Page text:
The first round of funds provided by the German Federal Ministry of Economic Cooperation and Development (BMZ) under co-management of DSIK and AMFI Kenya was successfully disbursed to two microfinance institutions – Sumac Microfinance Bank and Jitegemea Credit Scheme who are lending to their clients on friendlier loan terms to ensure effective inclusion of MSMEs who are likely to be locked out by financial institutions due to their inability to meet strict lending criteria.

During the signing ceremony at AMFI-Kenya headquarters in Nairobi, Sumac Microfinance Bank CEO John Njihia noted that that the fund will go a long way to assist some of the bank’s MSME and agribusinesses clients who had been adversely affected by the Covid-19 pandemic. “We seek to cushion our clients from the effects of the COVID-19 pandemic in the best way possible, and this fund couldn’t have come at a better time for us,” Mr. Njihia said. 

Jitegemea Credit Scheme CEO Laban Hihu Mwangi was all smiles as he put pen to paper. “This Credit Rotation Fund is crucial to the microfinance sector, and we are delighted to be among the first two microfinance institutions to be selected for a share of the fund,” he said.

Eligible microfinance institutions will have the opportunity to repeatedly apply for loans from the fund, to contribute to the support of economic activities in Kenya especially the establishment and development of MSMEs.
On his part, DSIK Country Director Tonny Otieno assured microfinance institutions in Kenya of his full support in this regard, whilst noting that DSIK was absolutely committed to helping businesses in Kenya to get back on their feet.

“We are keen to see businesses emerge from the ruins of Covid-19 pandemic, and that is why we set up this fund in partnership with AMFI-Kenya,” says DSIK Country Director Tonny Otieno. He remains hopeful that the CRF will grow exponentially in order to benefit more microfinance institutions and their clients. Next year, when the fund enters its 2nd round, it is expected to be strengthened through revenue retention and acquisition of further funding from other organizations so that higher loans can be extended to more MFIs.  “We hope to attract more partners to contribute to the Credit Rotational Fund in order to have a broader mandate and capacity to help financially strengthen businesses in the country,” he emphasized.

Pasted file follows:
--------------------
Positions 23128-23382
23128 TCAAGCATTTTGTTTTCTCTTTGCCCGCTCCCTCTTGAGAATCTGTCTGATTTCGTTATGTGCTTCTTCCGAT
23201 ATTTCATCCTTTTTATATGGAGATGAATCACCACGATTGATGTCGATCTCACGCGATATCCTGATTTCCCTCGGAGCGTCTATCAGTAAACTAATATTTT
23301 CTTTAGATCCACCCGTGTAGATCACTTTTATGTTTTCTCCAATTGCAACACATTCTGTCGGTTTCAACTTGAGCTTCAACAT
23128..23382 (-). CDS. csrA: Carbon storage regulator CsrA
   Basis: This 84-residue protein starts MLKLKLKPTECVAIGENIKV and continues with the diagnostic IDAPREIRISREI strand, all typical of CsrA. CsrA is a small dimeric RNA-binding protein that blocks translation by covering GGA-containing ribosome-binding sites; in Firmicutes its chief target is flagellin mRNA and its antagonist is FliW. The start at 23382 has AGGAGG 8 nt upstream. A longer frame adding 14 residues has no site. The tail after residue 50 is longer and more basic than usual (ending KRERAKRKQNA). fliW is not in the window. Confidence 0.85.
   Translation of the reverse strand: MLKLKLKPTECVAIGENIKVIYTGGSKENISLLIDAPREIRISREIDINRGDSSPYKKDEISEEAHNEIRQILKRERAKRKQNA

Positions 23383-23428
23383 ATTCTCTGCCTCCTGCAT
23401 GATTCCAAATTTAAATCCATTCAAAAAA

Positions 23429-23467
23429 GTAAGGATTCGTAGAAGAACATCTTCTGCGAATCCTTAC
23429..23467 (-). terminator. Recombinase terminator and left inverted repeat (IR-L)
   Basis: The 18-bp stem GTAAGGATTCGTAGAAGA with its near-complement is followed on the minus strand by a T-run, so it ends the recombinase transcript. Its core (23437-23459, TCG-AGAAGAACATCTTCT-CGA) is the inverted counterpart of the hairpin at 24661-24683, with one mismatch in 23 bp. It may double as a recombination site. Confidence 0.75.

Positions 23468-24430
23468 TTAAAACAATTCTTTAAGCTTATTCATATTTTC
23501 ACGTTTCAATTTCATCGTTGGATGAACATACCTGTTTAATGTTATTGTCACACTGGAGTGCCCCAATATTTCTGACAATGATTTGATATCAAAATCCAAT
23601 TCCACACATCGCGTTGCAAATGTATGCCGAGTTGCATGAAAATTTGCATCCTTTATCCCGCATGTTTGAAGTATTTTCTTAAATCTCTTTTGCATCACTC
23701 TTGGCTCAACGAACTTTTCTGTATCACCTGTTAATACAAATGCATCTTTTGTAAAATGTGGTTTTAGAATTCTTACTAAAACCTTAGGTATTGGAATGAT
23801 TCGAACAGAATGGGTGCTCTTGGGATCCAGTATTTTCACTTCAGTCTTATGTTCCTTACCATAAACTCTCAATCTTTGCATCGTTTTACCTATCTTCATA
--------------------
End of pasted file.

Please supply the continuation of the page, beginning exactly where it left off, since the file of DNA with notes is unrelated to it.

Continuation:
With their structure, revolving credit funds contribute to the sustainable supply of the credit sector. This improves the situation for microfinance institutions and for the people on the ground, an important objective of DSIK.

German Sparkassenstiftung Eastern Africa (DSIK)

German Sparkassenstiftung Eastern Africa (DSIK) is a German based non-governmental organization that implements financial inclusion, and economic empowerment projects in more than 200 countries globally with a focus of professionalizing service delivery especially in micro lending sectors to ensure sustainable financial inclusion. It mainly works with umbrella bodies of microfinance institutions and SACCOs in Eastern Africa to design need specific projects that are implemented through member institutions to reach the end beneficiaries – MSMEs, farmers, women, youth and rural dwellers through financial education, capacity development and economic empowerment programs.   

Contacts

German Sparkassenstiftung Eastern Africa

Country Office Kenya

NAS Apartment No. 10

Nass Drive, Off Milimani Road

P.O. Box 44135-00100 Nairobi, Kenya

E-Mail: [email protected]

Office Phone: +254 723 393 122

www.sparkassenstiftung.de

www.sparkassenstiftung-easterafrica.org

Covid 19 Time Series